Opening with a 30 second hypnotic tribal thump, "Telescope Eyes" soars on ringing guitars and a pleading vocal that would find a comfortable home next to Coldplay or The Verve on your local AAA or alt-rock station. It seems destined to appear 15 years from now on one those groovy, righting past oversights comps that will help a new generation discover unjustly ignored guitar bands from the early 10's.

HELEN STELLaR - "Telescope Eyes"

Day 58 - The Head And The Heart

The Head and The Heart are a loose collective of indie folkies whose "Sounds Like Hallelujah" sounds like Rufus Wainwright leading a midnight reverie with Mumford and Sons. The Seattle group join a growing list of young bands (Fleet Foxes, Bon Iver, Avett Brothers, Felice Brothers) who sound like old souls blending acoustic roots music and heavenly harmonies to create nu-folk sounds that can reach across generations.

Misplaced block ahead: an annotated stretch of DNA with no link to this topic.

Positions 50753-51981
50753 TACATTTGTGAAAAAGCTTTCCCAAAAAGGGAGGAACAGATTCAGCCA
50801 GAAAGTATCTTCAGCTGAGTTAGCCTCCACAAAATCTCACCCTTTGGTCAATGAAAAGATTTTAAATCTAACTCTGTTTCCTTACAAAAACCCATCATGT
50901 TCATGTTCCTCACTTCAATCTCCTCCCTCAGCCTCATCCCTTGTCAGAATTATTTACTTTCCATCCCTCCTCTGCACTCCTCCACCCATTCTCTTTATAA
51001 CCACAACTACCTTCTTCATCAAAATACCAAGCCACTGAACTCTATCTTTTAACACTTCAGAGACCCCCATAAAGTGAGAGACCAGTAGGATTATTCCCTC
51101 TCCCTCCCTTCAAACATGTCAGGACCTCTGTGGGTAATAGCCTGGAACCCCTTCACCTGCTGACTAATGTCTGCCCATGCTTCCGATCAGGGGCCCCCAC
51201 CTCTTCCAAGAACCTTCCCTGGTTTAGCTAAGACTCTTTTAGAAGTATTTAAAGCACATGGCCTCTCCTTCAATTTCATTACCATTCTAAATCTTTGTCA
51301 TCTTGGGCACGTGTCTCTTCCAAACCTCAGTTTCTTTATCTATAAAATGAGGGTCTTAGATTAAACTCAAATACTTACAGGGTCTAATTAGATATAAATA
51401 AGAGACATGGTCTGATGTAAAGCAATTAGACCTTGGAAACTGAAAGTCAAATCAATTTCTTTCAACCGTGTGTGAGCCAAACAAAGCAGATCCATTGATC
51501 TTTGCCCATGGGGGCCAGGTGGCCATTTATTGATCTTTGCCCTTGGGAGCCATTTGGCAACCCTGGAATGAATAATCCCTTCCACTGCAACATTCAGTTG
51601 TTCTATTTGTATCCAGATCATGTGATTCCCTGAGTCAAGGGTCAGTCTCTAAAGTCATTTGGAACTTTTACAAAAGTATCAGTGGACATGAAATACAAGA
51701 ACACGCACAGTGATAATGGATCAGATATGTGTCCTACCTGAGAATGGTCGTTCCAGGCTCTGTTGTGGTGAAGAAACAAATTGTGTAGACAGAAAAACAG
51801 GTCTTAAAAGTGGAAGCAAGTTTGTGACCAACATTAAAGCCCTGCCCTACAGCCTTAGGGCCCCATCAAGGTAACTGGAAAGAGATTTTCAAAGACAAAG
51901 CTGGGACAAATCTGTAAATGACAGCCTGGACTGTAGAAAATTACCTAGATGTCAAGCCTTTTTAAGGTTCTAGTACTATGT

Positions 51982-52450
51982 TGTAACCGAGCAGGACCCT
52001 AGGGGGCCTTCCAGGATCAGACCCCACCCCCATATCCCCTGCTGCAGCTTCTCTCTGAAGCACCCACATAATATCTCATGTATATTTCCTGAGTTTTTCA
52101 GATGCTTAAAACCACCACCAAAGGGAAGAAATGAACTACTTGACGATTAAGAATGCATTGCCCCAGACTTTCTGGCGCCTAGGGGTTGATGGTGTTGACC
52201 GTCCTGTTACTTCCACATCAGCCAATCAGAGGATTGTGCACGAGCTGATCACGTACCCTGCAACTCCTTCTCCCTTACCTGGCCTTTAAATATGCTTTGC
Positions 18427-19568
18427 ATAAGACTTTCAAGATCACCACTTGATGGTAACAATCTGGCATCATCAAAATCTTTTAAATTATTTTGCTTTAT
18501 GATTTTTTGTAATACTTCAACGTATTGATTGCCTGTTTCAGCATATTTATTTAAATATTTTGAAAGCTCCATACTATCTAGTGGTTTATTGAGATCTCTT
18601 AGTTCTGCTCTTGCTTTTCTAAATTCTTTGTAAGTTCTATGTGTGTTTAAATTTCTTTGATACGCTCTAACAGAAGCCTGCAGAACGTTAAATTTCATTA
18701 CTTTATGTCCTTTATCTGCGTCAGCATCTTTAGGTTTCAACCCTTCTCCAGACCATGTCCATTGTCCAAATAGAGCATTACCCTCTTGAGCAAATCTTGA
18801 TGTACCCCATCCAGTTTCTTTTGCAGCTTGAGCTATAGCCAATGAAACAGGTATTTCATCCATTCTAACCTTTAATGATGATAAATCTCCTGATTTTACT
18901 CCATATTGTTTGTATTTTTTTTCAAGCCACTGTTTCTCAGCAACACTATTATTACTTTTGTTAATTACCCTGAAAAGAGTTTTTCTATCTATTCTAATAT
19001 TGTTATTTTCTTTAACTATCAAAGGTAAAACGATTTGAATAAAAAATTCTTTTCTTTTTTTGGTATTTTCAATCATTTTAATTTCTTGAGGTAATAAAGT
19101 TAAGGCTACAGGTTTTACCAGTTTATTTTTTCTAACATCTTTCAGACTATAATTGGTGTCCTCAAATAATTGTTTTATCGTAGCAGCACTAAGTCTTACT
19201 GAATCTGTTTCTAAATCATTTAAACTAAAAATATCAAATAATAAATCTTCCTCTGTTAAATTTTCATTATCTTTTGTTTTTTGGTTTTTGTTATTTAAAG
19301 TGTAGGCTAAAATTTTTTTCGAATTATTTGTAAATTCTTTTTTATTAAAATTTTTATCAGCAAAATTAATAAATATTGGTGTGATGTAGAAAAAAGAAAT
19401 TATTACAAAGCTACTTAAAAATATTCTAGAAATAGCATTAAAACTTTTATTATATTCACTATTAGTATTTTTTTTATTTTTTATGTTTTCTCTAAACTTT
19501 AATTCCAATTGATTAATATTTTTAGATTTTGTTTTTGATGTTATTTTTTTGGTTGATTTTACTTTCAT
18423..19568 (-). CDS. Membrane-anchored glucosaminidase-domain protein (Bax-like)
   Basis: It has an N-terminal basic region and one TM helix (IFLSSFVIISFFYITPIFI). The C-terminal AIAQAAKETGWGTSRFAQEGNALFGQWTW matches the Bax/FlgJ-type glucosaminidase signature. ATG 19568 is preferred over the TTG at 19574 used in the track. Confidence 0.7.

They apparently have a self-titled debut that was released at the end of June, but dang me if I can find any way on the interent to order the thing. Can anyone help out with a link?

Saturday, July 10, 2010

Day 57 - Lust For Life

Last year the google-phobic Girls released one of the year's best debuts with the equally search engine unfriendly title Album. In addition to the fantastic "Hellhole Ratrace", "Ghost Mouth", "Laura", Album also featured the narcotically ringing wish list, plea for love and mission statement that is "Lust For Life", no relation to Iggy's classic of the same name. The above video would have made these guys stars back when MTV had actually had something to do with music.

Now American actress C.C. Sheffield has released a throbbing, Gaga-riffic cover that should be filling dancefloors all over the world. You probably know Ms. Sheffield from her sterling one episode turn as Sienna in the 2007 "Devil in Disguise" episode in the low water mark for situation comedy that is According to Jim. (Yeah, I know, I never heard of her either, but she does possess many qualities treasured by the shallow male - see photo).

C.C. Sheffield - "Lust For Life"

Girls - "Lust For Life"

Friday, July 09, 2010

Day 56 - Three Greatest Alison Songs EVER!